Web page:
Some of our wildlife is taken for granted – it’s ordinary. Some signpost the seasons, others are silent and invisible. Take soil microbes, for example, sitting unnoticed beneath our feet, an ecological treasure trove whose unfathomed biochemical sorcery keeps us all alive.
Of course we all tend to pay attention to those who shout the loudest. Proving the point, this week a pair of Raven made their presence known to all, as they cawed atop larches at the conference centre near where I live. Ravens are the largest type of crow in our countryside, larger than a Buzzard, and despite their vulgar voices they seemed rather regal.
Ironically, last night I discovered some very loud, abundant creatures that I have been close to many times yet never noticed them. And despite the fact that now I know they are there – I still don’t exactly know what they are! Whilst walking around with a bat detector, listening to bat ultrasound , I could hear a repetitive rasping in the grass.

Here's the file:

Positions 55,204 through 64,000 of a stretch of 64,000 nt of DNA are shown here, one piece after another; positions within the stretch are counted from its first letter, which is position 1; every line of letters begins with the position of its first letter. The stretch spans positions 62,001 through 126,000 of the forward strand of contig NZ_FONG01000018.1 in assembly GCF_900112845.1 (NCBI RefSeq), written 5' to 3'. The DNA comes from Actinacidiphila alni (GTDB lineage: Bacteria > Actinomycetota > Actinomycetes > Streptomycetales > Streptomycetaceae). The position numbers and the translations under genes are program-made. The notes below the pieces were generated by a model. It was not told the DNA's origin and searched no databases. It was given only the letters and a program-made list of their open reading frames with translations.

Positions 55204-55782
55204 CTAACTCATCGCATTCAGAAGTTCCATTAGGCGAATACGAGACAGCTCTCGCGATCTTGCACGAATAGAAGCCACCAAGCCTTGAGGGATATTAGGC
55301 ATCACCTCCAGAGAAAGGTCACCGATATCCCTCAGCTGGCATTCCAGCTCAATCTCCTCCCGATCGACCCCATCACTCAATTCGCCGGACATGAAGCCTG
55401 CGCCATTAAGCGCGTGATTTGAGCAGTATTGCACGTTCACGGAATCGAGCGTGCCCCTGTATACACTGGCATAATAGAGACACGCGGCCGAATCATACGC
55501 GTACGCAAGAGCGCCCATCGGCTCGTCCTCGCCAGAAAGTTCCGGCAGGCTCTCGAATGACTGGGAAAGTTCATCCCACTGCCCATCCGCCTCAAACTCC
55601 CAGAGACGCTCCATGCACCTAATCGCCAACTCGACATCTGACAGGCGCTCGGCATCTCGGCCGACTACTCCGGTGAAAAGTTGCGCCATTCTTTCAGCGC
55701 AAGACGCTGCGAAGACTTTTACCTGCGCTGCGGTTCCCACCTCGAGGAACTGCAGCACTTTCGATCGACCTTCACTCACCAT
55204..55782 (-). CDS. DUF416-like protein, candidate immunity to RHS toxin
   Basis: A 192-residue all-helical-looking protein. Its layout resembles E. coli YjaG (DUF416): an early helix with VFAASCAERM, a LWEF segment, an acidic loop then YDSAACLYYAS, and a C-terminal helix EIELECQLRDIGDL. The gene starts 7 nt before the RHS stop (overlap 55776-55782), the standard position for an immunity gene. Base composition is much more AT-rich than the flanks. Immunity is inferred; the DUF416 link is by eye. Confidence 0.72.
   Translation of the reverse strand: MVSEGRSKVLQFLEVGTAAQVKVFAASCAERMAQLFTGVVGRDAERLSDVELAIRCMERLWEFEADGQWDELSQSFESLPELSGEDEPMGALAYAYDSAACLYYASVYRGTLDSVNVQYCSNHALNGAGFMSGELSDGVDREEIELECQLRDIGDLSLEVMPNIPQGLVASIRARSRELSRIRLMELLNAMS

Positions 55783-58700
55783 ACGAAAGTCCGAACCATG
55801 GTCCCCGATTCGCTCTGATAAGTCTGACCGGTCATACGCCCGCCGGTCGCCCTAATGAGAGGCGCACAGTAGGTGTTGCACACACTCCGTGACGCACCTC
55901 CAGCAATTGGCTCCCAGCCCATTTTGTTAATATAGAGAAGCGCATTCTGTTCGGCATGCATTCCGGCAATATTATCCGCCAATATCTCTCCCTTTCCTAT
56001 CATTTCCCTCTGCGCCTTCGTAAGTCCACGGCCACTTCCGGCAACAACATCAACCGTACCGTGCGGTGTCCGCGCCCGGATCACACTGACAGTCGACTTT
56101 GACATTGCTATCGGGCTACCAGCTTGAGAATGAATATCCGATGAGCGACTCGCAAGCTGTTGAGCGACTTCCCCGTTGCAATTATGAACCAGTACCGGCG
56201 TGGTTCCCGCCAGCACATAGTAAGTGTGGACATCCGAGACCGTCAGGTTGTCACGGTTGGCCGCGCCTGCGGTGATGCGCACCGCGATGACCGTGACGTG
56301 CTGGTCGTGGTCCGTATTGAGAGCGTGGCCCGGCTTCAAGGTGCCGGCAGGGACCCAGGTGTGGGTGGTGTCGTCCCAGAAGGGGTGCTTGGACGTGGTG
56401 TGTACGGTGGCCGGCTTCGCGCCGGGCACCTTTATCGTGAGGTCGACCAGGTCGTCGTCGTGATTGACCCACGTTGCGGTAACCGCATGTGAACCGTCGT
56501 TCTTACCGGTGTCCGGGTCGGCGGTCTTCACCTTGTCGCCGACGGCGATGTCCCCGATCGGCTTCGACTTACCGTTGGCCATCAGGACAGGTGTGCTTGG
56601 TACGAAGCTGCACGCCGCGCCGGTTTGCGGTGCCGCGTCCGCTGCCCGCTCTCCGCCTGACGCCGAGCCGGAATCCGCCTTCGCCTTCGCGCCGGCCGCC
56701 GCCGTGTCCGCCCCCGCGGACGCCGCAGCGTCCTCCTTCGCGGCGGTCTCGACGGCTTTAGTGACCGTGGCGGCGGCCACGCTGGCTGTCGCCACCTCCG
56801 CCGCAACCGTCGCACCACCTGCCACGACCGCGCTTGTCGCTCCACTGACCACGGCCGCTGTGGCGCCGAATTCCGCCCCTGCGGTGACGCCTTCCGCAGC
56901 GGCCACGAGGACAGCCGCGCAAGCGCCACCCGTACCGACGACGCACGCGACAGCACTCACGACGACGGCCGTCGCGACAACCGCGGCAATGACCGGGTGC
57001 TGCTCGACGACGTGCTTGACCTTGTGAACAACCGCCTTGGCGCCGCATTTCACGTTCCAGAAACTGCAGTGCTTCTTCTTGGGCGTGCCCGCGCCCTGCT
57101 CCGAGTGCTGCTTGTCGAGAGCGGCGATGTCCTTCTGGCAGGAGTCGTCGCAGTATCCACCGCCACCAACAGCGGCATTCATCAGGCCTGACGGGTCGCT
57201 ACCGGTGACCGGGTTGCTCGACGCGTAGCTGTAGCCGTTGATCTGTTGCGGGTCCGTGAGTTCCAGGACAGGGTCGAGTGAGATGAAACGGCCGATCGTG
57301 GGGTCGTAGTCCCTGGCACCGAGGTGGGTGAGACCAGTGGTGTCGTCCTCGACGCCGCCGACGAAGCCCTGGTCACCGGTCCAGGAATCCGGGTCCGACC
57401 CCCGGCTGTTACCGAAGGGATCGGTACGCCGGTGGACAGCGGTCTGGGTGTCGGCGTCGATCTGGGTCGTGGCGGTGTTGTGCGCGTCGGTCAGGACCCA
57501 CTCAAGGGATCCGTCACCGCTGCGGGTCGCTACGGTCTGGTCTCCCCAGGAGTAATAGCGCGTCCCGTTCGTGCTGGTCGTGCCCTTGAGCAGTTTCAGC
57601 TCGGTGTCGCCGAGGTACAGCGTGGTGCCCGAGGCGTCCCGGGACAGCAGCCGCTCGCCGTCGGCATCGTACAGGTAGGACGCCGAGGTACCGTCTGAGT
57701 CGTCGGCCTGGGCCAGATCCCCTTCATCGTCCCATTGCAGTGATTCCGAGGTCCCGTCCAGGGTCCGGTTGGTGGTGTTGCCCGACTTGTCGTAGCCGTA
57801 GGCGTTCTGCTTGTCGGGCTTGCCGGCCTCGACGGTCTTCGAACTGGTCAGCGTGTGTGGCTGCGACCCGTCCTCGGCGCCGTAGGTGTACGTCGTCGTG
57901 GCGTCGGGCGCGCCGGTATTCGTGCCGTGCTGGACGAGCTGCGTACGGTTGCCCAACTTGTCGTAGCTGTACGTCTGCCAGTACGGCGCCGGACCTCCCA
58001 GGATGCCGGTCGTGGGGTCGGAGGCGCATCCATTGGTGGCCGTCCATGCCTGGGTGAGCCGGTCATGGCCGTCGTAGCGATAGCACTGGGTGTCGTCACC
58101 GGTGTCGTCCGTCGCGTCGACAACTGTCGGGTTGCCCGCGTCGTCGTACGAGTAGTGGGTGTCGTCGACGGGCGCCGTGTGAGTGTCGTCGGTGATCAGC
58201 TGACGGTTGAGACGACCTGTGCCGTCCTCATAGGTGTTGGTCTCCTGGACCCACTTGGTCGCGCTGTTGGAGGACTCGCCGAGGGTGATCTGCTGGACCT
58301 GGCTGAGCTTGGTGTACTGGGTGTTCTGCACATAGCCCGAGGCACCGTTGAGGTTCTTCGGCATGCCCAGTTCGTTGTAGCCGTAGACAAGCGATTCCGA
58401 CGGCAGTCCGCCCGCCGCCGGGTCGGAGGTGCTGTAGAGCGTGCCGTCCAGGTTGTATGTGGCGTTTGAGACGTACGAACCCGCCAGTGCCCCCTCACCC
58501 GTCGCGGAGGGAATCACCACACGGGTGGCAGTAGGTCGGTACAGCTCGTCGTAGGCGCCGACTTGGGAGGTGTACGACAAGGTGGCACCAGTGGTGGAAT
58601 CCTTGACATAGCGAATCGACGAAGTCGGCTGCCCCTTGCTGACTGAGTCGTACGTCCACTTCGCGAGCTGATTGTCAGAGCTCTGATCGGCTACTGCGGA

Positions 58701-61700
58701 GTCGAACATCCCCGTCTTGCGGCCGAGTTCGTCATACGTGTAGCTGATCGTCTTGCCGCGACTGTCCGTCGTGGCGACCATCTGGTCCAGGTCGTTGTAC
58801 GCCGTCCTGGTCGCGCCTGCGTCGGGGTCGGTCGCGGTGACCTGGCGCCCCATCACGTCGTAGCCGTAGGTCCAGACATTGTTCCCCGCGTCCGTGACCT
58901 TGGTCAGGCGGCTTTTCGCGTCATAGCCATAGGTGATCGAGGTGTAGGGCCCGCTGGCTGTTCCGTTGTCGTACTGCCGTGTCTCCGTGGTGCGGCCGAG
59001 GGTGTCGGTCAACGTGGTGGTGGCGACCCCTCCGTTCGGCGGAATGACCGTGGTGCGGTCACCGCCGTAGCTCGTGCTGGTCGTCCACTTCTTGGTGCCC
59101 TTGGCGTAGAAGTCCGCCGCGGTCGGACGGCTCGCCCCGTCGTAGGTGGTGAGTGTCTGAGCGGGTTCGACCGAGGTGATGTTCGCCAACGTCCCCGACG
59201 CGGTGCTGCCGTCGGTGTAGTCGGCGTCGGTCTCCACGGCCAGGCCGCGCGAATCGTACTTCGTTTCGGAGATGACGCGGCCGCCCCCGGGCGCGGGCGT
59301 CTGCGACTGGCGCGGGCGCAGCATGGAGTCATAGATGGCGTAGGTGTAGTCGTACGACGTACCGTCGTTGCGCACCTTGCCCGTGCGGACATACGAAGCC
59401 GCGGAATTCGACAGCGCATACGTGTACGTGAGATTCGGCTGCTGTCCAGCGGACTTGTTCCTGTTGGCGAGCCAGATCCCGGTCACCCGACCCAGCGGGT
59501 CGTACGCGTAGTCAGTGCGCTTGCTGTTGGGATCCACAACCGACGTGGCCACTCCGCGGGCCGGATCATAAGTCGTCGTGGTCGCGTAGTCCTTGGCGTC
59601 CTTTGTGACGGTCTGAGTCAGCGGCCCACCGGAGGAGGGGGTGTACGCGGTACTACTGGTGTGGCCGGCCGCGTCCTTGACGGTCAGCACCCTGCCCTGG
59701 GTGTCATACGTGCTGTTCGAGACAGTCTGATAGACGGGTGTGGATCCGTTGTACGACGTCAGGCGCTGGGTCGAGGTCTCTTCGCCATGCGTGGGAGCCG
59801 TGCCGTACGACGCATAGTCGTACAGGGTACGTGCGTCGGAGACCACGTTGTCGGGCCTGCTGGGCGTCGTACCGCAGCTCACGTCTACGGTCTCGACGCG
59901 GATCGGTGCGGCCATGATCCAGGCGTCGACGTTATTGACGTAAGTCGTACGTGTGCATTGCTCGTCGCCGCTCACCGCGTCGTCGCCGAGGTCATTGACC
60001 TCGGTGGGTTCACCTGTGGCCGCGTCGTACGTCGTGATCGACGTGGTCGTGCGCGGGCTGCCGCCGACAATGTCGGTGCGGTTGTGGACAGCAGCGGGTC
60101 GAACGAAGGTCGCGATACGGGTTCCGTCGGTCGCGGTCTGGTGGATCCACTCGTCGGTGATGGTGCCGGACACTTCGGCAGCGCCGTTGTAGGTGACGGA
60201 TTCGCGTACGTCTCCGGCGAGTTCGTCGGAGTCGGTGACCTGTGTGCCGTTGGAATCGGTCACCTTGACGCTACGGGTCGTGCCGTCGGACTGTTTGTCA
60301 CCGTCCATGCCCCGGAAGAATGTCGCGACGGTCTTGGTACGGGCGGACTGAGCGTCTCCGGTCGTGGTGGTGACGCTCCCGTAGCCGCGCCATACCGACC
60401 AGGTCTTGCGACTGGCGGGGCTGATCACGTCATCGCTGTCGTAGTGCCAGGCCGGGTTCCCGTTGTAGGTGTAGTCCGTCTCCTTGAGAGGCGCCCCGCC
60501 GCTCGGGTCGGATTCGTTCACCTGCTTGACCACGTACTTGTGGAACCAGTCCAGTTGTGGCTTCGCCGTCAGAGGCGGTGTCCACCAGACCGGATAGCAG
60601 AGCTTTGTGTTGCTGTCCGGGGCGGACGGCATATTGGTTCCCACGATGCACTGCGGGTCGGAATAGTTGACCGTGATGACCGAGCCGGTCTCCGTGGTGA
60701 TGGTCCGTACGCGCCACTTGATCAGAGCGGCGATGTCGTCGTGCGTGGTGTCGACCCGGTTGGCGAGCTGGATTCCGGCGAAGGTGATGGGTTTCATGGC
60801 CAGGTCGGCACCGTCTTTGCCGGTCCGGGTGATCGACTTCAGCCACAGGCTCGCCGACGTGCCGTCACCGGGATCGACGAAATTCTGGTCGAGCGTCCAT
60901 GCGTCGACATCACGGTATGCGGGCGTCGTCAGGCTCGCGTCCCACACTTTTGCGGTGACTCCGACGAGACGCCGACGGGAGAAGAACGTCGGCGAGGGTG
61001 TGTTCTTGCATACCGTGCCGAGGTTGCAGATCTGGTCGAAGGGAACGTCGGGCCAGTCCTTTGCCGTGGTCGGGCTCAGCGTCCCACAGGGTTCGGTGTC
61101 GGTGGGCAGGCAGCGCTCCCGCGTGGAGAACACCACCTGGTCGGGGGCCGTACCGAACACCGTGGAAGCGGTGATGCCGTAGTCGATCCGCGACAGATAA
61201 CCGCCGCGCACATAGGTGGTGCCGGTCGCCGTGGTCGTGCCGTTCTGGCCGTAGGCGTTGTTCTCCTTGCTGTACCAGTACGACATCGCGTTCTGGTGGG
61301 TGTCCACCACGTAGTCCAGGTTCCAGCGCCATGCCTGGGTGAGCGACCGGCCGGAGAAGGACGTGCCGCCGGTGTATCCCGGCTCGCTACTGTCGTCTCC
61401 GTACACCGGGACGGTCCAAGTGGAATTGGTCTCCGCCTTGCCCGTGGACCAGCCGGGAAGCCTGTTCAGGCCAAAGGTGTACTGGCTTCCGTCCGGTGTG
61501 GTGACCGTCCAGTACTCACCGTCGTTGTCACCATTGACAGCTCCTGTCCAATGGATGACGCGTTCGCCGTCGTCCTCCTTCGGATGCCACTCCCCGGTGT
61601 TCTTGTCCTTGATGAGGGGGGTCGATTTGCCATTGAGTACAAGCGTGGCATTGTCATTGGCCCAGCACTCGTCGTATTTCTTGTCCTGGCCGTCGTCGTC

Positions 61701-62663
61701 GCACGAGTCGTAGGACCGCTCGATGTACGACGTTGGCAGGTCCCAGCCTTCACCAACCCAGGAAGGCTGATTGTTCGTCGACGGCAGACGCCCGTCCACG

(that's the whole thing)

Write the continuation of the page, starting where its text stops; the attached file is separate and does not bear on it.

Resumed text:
There were hundreds of hidden crickets, shouting across to each other, but all avoided being spotted in torchlight. And when I switched off the bat detector I couldn’t hear a thing! So when a neighbour passed by, I had to explain what I was doing staring into the dark grass and to prove I wasn’t nuts, demonstrated the ultrasound phenomenon. Hopefully he left convinced.